7. Sallent

    Sallent Supporter! Supporter

    I don't know how he bakes them, but water boils at 212F, which is 100C for those in the civilized world. My guess is he probably puts them in an oven at around 235F (112C) to 250F(121C).

    I have no doubt that heat will soften the coin metal somewhat, and cause expansion inside a coin that may already be weakened by crystalization or other environmental damage from burrial, but whether the additional internal damage (which is probably slight) bothers you or not, thats up to you. My guess is a few heating sessions may not cause noticeable damage, but I get the feeling that enough of them over successive owners will probably start to see some of them turn to dust or several pieces.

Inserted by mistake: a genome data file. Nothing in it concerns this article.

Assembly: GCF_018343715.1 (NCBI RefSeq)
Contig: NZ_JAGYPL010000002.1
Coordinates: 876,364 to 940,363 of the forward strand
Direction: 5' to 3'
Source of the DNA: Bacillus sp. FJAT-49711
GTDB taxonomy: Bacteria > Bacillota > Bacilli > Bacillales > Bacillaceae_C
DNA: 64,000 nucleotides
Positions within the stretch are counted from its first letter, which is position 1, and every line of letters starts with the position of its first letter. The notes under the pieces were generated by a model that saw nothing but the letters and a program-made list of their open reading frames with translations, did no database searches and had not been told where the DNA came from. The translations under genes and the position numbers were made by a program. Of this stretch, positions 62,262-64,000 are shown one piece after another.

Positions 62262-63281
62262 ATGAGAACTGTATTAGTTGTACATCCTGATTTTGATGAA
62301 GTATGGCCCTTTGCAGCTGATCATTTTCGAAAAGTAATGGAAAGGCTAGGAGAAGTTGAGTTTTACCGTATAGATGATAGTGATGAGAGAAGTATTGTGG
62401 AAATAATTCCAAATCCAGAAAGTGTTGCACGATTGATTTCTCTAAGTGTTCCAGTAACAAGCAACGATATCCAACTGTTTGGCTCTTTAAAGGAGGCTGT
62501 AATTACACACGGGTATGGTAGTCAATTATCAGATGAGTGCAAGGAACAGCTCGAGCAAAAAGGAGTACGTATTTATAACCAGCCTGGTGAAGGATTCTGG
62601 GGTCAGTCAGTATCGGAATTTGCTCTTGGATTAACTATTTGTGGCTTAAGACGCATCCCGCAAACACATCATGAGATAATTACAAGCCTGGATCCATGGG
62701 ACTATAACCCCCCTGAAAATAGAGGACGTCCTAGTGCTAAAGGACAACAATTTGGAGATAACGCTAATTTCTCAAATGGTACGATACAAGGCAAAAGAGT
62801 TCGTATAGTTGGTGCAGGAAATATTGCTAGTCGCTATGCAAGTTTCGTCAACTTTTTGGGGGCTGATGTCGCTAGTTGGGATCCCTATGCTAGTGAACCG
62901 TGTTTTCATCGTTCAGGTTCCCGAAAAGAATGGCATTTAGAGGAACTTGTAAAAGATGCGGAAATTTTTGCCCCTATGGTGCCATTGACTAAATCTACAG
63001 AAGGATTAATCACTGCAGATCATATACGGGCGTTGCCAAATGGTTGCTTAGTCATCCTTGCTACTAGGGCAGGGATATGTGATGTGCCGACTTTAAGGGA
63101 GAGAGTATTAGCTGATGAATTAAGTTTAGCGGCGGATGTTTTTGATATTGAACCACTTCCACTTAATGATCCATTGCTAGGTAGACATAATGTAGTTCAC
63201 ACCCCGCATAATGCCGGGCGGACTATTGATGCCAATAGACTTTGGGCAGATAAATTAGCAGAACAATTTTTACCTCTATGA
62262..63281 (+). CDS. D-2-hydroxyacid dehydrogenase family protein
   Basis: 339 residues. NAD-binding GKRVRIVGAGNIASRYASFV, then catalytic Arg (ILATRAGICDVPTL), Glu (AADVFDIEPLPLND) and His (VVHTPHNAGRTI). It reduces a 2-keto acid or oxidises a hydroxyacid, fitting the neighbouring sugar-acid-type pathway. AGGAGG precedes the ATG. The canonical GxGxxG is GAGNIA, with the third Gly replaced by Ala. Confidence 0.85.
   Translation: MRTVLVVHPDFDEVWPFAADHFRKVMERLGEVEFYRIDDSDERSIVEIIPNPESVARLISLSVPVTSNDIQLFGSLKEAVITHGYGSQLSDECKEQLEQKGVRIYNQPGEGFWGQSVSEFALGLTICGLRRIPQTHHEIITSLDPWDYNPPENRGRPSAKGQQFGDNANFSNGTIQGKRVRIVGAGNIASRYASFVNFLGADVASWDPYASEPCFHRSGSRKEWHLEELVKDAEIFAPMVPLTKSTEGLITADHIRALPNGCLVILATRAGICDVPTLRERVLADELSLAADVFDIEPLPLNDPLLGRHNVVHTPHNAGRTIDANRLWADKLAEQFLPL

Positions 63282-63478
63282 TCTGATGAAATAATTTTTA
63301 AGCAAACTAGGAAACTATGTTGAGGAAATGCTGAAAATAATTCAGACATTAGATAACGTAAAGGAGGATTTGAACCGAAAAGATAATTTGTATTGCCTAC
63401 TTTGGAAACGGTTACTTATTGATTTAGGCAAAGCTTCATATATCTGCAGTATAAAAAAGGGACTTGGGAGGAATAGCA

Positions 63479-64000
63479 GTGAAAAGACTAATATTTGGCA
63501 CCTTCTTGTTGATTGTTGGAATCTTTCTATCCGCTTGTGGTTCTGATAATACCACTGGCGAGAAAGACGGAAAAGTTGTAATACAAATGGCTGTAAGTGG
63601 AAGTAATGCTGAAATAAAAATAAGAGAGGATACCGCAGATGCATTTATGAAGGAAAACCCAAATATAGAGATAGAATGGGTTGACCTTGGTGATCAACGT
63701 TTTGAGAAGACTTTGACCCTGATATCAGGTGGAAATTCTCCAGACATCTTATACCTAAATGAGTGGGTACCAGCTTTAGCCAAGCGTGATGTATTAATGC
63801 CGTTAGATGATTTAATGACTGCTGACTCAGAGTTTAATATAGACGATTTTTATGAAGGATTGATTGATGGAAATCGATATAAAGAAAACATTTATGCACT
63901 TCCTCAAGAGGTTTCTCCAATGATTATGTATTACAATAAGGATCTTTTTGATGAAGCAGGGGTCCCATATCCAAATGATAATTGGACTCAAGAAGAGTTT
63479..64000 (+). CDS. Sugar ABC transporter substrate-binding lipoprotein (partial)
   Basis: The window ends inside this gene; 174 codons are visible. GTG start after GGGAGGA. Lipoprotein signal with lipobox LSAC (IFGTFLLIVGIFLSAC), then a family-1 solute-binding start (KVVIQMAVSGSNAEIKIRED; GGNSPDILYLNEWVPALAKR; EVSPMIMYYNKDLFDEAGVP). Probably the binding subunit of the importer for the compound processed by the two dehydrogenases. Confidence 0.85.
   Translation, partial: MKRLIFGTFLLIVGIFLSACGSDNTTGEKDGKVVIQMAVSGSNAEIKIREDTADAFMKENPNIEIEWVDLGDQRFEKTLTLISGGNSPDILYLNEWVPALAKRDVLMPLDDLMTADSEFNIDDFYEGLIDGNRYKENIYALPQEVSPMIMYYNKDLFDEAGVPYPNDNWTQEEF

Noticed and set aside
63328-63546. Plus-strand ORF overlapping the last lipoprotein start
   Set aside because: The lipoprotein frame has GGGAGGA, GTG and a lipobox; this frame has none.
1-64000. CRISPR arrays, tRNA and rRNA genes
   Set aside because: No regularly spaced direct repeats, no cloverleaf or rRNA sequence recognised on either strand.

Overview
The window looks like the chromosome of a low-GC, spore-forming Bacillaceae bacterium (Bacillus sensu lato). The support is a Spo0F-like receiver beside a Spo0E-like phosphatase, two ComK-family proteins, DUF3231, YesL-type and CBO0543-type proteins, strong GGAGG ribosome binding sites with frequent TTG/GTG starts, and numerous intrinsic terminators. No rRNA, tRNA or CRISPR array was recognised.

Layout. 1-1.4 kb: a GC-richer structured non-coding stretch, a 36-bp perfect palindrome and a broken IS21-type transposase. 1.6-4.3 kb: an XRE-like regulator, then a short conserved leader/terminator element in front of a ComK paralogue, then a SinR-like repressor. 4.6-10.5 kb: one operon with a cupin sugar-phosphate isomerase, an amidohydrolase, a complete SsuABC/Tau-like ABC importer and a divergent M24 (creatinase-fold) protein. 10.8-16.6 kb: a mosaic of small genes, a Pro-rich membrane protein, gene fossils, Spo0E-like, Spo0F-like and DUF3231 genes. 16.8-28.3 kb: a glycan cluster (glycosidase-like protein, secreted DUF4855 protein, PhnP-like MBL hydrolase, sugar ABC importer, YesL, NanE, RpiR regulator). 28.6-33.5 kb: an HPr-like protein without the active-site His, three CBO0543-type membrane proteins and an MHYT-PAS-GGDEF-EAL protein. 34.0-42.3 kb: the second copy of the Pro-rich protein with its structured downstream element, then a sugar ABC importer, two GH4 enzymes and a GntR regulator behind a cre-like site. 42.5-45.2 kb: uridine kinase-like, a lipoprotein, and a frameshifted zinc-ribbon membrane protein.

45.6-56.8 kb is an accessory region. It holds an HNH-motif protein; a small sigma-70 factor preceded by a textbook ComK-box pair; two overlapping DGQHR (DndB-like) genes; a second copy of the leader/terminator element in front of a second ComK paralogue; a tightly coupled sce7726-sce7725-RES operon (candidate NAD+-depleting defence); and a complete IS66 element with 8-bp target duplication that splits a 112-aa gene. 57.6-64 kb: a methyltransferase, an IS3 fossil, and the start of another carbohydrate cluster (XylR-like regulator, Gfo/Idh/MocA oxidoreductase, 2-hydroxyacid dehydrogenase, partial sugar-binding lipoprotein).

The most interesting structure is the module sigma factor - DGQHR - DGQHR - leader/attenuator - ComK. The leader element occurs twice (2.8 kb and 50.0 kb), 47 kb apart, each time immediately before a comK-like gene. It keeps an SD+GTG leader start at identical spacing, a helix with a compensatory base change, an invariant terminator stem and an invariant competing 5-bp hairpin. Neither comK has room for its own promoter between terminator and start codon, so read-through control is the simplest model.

benhur767 and Johnnie Black like this.
  8. Johnnie Black

    Johnnie Black Neither Gentleman Nor Scholar Supporter

    I’ve done like @Sallent mentioned and baked at 250 for about 2 hours. I saw the method from Wayne Sayles to treat bronze disease and the final step involved RenWax. I tried it on a few cheap coins that were suffering BD. It has been a few months and appears to have worked so far but I continue to monitor.

    The baking should remove any moisture, but you should apply the RenWax while the coin is still warm. Be careful not to burn yourself. ;)
     
    Paul M., philologus_1 and benhur767 like this.
  9. Clavdivs

    Clavdivs Well-Known Member

    I use this method... and I have burned my fingers a few times lol.
     
    Justin Lee and benhur767 like this.
  10. Caesar_Augustus

    Caesar_Augustus Well-Known Member

    How do you know if ren wax was applied to a coin?
     
  11. Clavdivs

    Clavdivs Well-Known Member